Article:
What is Diwali festival?
Diwali (Deepavali or Deepawali or Dipawali) is one of the India’s biggest festivals. Diwali means rows of lighted lamps. It is a festival of lights and every Indian celebrates it with joy. During this festival, people light up their houses and shops. People worship Lord Ganesha for good welfare and prosperity and Goddess Lakshmi for wealth and wisdom.
What is the story of Diwali?
One of the most popular festivals of Hinduism, it spiritually signifies the victory of light over darkness, good over evil, knowledge over ignorance, and hope over despair.
Hindus across the world celebrate Diwali in honor of the return of Lord Rama, wife Sita, brother Lakshmana and lord Hanuman to Ayodhya from exile of 14 years after Rama defeated Ravana. To honor and celebrate Lord Rama, Sita, Lakshmana and Hanuman returning from Sri Lanka and to illuminate their path, villagers light Diyas to celebrate the
How Diwali or Deepawali is Celebrated
Before Diwali night, people clean, renovate, and decorate their homes and offices. On Diwali night, people dress up in new clothes or their best outfit, light up diyas (lamps and candles) inside and outside their home, participate in family puja (prayers) . People worship Lord Ganesha for good welfare and prosperity and Goddess Lakshmi for wealth and wisdom. After puja, fireworks follow, then a family feast including mithai (sweets), and an exchange of gifts between family members and close friends. Deepavali also marks a major shopping period in nations where it is celebrated.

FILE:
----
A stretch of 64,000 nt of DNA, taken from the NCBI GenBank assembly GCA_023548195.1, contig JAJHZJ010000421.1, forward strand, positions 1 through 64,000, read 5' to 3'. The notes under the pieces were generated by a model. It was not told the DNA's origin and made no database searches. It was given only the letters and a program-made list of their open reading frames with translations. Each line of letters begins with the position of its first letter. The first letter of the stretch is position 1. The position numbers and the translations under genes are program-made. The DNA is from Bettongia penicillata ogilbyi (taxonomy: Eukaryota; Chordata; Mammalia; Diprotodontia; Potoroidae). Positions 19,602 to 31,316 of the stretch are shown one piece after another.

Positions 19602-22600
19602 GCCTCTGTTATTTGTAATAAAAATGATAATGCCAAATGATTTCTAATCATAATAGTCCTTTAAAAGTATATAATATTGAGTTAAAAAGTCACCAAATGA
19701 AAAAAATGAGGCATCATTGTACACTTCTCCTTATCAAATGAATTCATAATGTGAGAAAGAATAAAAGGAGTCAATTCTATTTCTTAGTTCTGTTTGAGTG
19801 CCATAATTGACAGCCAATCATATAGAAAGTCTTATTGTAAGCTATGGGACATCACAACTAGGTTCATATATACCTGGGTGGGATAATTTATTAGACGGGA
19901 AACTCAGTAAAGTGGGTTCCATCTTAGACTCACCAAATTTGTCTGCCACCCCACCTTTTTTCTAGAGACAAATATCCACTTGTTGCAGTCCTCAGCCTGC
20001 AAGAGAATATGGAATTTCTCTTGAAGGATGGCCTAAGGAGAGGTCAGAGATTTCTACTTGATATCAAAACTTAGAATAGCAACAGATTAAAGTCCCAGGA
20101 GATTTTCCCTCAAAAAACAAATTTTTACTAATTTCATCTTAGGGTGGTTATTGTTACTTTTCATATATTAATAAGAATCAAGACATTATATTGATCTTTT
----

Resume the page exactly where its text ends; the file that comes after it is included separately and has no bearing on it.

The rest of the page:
Significance of Diwali
Diwali is one of the happiest holidays in India with significant preparations. People clean their homes and decorate them for the festivities. Diwali is one of the biggest shopping seasons in India ; people buy new clothes for themselves and their families, as well as gifts, appliances, kitchen utensils, even expensive items such as cars and gold jewellery. People also buy gifts for family members and friends which typically include sweets, dry fruits, and seasonal specialties depending on regional harvest and customs.
It is also the period when children hear ancient stories, legends about battles between good and evil or light and darkness from their parents and elders. Girls and women go shopping and create rangoli and other creative patterns on floors, near doors and walkways. Youth and adults alike help with lighting and preparing for patakhe (fireworks)